You stand to earn a return far closer to your initial asking price.
When a buyer invariably performs his or her own inspection, should he or she find undisclosed flaws, you stand to lose more money off your initial asking price than you might assume. In fact, for every flaw a buyer finds that would cost $1,000 to fix, you stand to lose $3,000-$5,000 off your asking price. In truth, the average buyer doesn’t really know what it would cost to fix an issue found. Yet the fact of the matter is, flaws that are not made apparent to buyers before their own inspections are performed are seen as far more egregious than those disclosed beforehand, even if you bring an issue to their attention and make it known that you won’t fix it. It really comes down to a basic cost-benefit analysis: For a $500 pre-listing inspection, a seller could stand to save thousands more than the costly perception of an undisclosed flaw.

You become the most knowledgeable person about your listing.
It may seem self-evident, but a pre-listing home inspection report will make you the most educated person on a listing. Yet sellers often fail to see the value of being completely aware of a home’s condition before trying to sell it. While a seller might be legitimately ignorant of a home’s flaws, that ignorance is no excuse to initiate the selling process blind to a home’s condition. Should a would-be buyer’s own inspection turn up hitherto unknown flaws, the seller appears incompetent at best and as though he or she is taking part in deceptive obfuscation at worst. By having a pre-listing inspection performed, you can be the authority on your property, conveying both credibility and expertise to a buyer.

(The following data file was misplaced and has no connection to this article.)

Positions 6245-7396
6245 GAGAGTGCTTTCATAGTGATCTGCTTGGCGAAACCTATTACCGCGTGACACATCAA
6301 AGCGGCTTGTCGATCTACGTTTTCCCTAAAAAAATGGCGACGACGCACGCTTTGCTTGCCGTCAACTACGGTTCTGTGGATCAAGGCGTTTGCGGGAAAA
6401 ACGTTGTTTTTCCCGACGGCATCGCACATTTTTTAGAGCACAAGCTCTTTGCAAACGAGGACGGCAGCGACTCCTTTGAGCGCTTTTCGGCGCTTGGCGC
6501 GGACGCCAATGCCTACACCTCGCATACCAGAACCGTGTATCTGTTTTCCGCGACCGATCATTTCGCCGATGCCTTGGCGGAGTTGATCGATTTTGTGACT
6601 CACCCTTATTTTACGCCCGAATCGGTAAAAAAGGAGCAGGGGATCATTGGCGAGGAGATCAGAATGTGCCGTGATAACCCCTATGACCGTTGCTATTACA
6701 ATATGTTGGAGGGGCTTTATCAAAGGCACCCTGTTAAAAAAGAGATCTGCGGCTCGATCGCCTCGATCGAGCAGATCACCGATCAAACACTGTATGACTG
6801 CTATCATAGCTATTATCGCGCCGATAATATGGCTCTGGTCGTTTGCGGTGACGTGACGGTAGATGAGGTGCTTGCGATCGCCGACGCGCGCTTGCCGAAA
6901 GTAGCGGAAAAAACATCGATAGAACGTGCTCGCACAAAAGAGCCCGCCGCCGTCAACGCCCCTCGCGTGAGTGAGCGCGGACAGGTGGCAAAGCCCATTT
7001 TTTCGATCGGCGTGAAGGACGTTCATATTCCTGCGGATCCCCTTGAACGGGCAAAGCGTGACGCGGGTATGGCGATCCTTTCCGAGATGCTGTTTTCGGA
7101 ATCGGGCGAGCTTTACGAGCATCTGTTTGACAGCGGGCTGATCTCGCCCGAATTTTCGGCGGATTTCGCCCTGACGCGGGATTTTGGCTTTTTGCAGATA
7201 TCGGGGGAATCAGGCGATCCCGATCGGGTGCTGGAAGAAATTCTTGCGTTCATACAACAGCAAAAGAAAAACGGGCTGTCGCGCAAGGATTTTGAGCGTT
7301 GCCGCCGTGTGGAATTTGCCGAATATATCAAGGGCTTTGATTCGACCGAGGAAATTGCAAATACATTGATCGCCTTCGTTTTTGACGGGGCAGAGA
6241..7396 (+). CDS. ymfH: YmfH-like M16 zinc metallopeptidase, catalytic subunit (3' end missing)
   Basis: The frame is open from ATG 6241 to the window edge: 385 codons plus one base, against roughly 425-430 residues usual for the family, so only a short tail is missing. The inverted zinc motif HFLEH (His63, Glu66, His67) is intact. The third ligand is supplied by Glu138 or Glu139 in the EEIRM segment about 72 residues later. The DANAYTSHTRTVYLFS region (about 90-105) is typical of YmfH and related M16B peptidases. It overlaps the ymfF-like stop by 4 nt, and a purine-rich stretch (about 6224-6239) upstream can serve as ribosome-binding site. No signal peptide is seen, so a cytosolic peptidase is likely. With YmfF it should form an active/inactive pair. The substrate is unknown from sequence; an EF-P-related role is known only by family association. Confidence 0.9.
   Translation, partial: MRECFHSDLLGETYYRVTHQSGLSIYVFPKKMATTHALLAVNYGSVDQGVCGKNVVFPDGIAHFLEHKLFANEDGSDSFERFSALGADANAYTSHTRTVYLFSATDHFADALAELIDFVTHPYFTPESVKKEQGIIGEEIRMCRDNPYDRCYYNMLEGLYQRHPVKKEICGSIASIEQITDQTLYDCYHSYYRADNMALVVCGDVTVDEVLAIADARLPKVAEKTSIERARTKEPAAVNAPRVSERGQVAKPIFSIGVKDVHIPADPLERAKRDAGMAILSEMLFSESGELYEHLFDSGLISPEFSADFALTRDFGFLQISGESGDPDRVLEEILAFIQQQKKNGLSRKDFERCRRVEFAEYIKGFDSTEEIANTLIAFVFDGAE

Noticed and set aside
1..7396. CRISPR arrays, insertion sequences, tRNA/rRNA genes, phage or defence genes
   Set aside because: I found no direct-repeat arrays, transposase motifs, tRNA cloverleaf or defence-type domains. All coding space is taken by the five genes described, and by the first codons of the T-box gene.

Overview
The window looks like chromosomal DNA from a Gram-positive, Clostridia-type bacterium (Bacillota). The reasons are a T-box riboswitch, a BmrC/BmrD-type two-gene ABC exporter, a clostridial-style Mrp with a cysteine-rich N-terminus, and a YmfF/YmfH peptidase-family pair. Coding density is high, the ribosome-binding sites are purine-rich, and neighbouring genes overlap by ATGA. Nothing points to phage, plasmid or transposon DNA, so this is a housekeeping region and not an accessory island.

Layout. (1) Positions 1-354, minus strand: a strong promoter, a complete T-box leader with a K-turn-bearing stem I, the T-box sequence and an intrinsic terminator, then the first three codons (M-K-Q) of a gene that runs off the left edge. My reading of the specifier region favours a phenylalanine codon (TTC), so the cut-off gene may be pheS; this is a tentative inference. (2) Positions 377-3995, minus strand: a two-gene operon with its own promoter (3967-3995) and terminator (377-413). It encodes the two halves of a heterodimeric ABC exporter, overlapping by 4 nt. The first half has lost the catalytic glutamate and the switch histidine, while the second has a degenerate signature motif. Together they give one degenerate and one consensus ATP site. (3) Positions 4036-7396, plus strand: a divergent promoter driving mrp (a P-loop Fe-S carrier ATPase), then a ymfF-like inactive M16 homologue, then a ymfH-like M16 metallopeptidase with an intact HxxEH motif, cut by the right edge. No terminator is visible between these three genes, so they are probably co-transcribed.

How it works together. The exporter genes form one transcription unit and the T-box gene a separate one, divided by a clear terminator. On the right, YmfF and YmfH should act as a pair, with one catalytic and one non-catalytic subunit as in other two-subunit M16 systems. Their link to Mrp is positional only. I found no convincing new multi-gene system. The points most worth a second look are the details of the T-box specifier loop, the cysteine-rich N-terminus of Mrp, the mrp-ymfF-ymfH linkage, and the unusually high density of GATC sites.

You gain considerable leverage in the negotiating process. Beyond connoting competence and professionalism, you stand to gain considerable leverage during the negotiating process by having a pre-listing home inspection. With Pillar To Post, for example, you are given a full report on the condition of the property, leaving you to determine which changes are worth fixing on your own, and which are better left to the future owners. Many changes that need to be made are inexpensive, affording sellers the opportunity to nip them in the bud before they can become known to others. But if you find some issues that would cost more to fix than you care to spend, you can get your own direct quote from a respected home repair professional about how much it would take to fix them. You can, in turn, pass them onto a would-be buyer, saving them time by giving them an accurate, upfront assessment of their potential costs.